A doctor when you need one. Medicines you can afford. Clean water to drink. Millions of people are going without these basic things, every single day.
We’re working hard to get free health care – for everyone.
Making health care for all a reality
- Every minute, a woman with no medical care dies in pregnancy or childbirth.
- Every hour, 300 people die of an AIDS-related illness.
Millions of people in poor countries get low-quality health care, or are forced to go without it altogether. Fees are too high, hospitals and clinics are too few, and lack of medical staff means people struggle to get treated.
The right to health care
Good health care is a fundamental right, not a luxury. People everywhere should be able to visit a local clinic or hospital, and get care and affordable medicines.
Oxfam is determined to make this a reality.
Read the report: Universal Health Coverage: Why health insurance schemes are leaving the poor behind (October 2013)
Start locally, act globally
We work directly with people around the world, helping them to get better health care.
Oxfam famously provides clean water and sanitation in emergencies, too. More than half a million displaced people in Darfur, Sudan, for instance, have been helped in this way.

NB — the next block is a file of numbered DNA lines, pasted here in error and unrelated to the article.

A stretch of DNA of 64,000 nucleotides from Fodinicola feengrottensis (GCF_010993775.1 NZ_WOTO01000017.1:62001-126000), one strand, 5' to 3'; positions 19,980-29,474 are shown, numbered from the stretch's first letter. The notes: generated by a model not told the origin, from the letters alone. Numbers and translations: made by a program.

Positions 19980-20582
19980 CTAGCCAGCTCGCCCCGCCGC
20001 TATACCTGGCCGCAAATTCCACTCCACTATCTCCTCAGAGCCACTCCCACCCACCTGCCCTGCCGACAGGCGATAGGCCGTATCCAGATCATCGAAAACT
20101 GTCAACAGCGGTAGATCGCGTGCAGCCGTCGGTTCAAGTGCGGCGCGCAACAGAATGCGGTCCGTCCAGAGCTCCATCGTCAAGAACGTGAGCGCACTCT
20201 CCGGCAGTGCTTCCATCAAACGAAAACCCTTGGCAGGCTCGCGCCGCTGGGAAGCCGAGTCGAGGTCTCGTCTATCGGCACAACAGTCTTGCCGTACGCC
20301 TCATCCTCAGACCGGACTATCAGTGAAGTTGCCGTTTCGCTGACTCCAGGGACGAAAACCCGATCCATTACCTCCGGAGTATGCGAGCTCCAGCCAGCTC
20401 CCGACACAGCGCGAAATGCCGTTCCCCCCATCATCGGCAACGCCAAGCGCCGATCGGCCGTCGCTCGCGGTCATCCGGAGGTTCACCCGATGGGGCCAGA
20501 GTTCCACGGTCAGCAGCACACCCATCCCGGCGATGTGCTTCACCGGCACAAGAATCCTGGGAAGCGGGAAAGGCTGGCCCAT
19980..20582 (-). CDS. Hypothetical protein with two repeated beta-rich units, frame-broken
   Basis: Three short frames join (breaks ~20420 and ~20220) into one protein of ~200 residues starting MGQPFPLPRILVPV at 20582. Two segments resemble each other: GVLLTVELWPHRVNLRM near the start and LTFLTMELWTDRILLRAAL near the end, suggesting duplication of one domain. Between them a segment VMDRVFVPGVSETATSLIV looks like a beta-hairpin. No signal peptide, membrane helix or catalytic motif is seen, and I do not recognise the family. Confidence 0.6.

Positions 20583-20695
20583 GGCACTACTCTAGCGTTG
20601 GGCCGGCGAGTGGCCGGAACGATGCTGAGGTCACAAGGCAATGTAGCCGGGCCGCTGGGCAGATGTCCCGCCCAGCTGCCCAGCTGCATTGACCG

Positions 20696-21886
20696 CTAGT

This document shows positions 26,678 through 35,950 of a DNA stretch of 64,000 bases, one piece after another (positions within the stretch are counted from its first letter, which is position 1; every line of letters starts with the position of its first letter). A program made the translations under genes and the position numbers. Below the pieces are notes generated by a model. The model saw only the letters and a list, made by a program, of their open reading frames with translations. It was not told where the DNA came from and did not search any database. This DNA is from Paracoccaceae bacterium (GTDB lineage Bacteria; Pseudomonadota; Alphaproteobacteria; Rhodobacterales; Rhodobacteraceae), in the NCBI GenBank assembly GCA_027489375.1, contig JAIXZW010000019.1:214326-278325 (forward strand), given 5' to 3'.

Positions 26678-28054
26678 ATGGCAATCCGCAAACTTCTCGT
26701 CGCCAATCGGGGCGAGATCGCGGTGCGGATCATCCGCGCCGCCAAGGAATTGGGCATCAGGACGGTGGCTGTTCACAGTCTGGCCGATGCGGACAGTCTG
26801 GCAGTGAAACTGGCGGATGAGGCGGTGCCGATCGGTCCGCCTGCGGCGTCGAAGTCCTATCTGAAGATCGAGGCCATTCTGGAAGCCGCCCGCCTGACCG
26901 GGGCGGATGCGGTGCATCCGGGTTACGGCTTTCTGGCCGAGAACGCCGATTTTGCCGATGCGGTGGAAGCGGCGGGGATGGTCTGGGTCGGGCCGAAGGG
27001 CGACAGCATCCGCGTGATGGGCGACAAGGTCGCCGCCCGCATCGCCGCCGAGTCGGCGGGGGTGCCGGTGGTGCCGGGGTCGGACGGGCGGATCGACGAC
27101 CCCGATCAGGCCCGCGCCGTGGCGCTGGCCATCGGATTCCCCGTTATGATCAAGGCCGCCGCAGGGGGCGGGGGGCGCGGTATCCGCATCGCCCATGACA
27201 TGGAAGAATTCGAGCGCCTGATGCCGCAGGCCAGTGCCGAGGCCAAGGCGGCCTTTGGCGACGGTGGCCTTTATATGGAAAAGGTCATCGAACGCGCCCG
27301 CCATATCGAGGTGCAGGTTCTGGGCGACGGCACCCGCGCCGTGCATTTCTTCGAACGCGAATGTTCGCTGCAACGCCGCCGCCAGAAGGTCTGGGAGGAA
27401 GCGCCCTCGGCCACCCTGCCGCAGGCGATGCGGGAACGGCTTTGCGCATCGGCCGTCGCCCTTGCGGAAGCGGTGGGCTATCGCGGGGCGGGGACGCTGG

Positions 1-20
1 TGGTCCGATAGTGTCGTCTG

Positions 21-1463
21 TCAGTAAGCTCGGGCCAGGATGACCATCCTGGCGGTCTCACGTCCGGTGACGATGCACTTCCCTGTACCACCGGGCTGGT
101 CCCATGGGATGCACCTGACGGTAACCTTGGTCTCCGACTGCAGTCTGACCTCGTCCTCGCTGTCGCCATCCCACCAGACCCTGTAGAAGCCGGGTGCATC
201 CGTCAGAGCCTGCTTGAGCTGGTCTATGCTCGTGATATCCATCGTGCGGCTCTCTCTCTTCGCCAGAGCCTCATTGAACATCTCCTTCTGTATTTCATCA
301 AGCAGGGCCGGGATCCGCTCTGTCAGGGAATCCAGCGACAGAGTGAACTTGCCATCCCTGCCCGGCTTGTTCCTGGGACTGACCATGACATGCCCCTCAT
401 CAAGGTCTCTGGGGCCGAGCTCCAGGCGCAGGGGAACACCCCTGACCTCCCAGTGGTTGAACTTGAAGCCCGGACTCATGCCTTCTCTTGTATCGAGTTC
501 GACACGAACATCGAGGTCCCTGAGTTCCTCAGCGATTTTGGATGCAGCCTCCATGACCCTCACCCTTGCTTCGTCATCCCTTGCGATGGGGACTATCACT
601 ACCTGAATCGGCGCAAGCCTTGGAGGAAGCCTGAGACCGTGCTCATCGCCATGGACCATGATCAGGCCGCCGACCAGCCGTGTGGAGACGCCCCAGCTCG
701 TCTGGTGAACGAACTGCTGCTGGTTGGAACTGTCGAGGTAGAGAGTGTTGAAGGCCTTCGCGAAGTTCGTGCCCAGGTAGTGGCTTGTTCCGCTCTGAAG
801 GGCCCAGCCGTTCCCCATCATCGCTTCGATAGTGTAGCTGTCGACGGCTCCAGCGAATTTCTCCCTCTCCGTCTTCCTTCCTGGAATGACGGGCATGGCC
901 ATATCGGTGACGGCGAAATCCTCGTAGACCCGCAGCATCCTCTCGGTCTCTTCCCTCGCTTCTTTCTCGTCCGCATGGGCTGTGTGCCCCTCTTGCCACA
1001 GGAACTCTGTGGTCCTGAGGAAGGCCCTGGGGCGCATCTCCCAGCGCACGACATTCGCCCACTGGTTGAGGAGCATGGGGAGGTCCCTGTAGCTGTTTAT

Health care for all is a massive challenge, but an achievable one. All that’s needed is the will, and the funding.
Governments of developing countries have to invest in their health services. And rich countries, backed by international organizations like the World Bank, must solidly support them. And we’re pushing governments and drug companies to ensure developing countries get cheaper and better medicines quickly.
This is the main focus of our Health and Education For All campaign.
HIV and AIDS
More than 40 million people live with HIV and AIDS, and around 8,000 of them die every day as a result – mostly in the world’s poorest countries.
Oxfam is working directly with people affected by HIV and AIDS, and we lobby governments and other donors to provide funding for universal HIV and AIDS prevention work, treatment and care.